Pamela Shumba Senior Reporter—
Vice President Phelekezela Mphoko has reiterated the importance of assisting villagers in Tsholotsho acquire identity particulars, saying it is part of the peace and reconciliation process. VP Mphoko launched a national identification programme in Tsholotsho on Monday as part of Government’s efforts to support victims of the post-independence disturbances that rocked parts of Matabeleland and Midlands regions in the 1980s.
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“Due to those disturbances, many people in Tsholotsho, Nkayi, Matabeleland South and Midlands don’t have birth certificates and identity cards,” he said.
“They can’t even claim their inheritance because they don’t have the documents. Everyone has a right to have documents as long as they are Zimbabwean.
“As Minister responsible for Peace and Reconciliation, it is my duty to make sure that these people are assisted. The disturbances caused a lot of problems and they must be solved. It’s sad that some people can’t even write because they didn’t go to school. These people have never voted because they don’t have these important documents.”
VP Mphoko, who was one of the senior Zapu officials during the transition from colonial rule to independence on April 18, 1980, said his ministry was planning to rebury victims of the disturbances who did not get decent burials.
“We’ll not talk about compensation for now because it requires a lot of money,” he said. “We want to make sure those who don’t have identity particulars have them and make sure that the bones that are lying around are given decent burials.
“We’ll work with the police to carry out the exercise. There are also mass graves here. It’s unfortunate we can’t rebury them, but we’ll make sure these people are given the respect they deserve.”
VP Mphoko maintained that the disturbances were a Western conspiracy bent on destabilising the newly-independent Zimbabwean State.
“The disturbances that happened after independence were not because of President Mugabe’s problem, it was a Western conspiracy to destabilise the newly-independent State of Zimbabwe,” he said.
“While other people have said they don’t want to ask for forgiveness, President Mugabe has acknowledged that it was a moment of madness.”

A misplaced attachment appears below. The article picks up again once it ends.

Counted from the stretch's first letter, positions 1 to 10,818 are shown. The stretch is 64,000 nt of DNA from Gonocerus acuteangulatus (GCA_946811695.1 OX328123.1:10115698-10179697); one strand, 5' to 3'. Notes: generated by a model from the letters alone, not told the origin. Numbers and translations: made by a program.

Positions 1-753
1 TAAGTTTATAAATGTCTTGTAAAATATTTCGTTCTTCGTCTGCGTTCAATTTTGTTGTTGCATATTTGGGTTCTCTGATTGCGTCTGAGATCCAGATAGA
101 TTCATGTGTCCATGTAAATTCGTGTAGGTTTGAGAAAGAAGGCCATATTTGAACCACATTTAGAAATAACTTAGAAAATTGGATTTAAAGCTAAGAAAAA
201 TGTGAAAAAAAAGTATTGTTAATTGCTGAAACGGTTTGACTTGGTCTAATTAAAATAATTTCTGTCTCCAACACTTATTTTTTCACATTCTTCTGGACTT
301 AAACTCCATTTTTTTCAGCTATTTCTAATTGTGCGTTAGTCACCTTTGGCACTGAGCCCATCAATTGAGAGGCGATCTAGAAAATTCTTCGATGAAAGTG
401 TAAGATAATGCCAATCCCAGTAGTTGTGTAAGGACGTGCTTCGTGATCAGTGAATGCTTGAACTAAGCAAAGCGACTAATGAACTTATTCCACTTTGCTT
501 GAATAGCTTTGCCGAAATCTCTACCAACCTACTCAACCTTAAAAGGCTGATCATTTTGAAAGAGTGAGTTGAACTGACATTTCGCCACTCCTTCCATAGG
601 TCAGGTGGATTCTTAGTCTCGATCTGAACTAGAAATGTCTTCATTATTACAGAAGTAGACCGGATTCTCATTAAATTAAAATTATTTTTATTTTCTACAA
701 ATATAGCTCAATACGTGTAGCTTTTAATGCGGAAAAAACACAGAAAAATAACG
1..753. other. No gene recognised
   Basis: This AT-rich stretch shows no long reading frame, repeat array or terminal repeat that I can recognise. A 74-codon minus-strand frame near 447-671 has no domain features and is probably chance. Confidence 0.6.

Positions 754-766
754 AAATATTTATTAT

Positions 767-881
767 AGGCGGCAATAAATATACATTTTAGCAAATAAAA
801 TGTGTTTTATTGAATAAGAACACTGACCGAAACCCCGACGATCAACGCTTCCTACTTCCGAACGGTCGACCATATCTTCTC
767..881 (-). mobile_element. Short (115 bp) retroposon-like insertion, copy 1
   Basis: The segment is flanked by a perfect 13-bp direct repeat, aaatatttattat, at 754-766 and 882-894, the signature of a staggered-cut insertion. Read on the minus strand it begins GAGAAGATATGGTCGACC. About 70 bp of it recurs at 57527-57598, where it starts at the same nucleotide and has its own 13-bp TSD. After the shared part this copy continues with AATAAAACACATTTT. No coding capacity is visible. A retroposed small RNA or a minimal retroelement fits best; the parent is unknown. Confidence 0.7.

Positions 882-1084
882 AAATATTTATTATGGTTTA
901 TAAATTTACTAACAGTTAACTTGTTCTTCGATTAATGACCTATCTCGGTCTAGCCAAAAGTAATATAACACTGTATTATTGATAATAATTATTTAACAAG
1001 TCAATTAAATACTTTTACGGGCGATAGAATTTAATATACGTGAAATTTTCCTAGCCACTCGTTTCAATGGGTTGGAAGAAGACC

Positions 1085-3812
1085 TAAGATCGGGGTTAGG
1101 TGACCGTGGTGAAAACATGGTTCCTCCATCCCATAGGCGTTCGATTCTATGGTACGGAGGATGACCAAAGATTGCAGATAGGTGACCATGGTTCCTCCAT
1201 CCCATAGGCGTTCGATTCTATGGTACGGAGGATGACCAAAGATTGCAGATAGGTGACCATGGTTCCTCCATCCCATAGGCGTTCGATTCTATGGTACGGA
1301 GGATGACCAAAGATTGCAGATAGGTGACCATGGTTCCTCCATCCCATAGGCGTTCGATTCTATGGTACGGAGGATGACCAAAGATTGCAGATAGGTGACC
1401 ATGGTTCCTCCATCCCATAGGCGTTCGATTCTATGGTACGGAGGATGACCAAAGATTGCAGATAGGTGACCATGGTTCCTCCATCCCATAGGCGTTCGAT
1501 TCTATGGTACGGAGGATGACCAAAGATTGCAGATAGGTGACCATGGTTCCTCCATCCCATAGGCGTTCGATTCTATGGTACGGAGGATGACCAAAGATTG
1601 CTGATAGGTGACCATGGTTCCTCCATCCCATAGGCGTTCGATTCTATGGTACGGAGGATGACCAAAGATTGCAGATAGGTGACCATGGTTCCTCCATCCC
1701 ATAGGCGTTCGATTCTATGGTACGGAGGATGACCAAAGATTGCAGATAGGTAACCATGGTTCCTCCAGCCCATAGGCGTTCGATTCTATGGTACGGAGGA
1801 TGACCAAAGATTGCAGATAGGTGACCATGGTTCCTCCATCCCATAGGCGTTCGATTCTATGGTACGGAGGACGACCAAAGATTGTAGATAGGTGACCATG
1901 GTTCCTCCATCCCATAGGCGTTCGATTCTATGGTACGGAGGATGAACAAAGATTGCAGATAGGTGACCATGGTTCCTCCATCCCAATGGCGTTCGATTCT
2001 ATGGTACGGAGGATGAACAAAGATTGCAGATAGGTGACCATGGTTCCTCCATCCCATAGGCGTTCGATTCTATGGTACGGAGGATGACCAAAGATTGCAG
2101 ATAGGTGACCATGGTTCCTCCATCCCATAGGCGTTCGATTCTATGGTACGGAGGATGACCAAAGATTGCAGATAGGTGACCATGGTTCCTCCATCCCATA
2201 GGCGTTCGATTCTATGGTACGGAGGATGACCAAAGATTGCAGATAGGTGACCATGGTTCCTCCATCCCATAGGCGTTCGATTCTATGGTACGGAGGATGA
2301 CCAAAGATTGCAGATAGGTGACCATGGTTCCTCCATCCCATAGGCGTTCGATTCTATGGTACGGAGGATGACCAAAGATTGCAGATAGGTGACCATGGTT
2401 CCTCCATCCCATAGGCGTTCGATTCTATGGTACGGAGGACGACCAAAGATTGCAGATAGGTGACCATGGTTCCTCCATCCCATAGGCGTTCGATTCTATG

VP Mphoko challenged Zimbabweans to unite and co-exist peacefully, saying the successful execution of the war of liberation that removed minority rule was an example of what a united people could achieve if they worked in unison.
Speaking on recent floods that affected the area, Home Affairs Minister Dr Ignatius Chombo said his ministry was aware that some villagers in Tsholotsho lost their documents to the floods and was committed to addressing the issue.
“We’re here to support VP Mphoko who requested us to bring the Registrar General’s department so that those who don’t have identity particulars are assisted,” said Dr Chombo.
Member of Parliament for Tsholotsho North, Professor Jonathan Moyo, recently said the floods had revealed a cruel reality and created an opportunity for Government to address the challenge.
This was after the local Civil Protection Unit (CPU) revealed that out of 150 pupils from Mahlaba Primary School, which was destroyed by the floods, only four had birth certificates.
The pupils included those who are supposed to register for Grade Seven, Ordinary Level and Advanced Level examinations.
A total of 490 people at the Sipepa transit camp where the flood victims were accommodated also did not have birth records, a development that Prof Moyo described as a serious problem.
The event, where a total of 152 youths graduated after completing a national youth service training, was also attended by Home Affairs Deputy Minister Obedingwa Mguni, Local Government, Public Works and National Housing Minister Saviour Kasukuwere and Minister of Youth, indigenisation and Economic Empowerment Cde Patrick Zhuwao.
Registrar General Mr Tobaiwa Mudede, traditional leaders and senior officials from several Government departments also attended the event.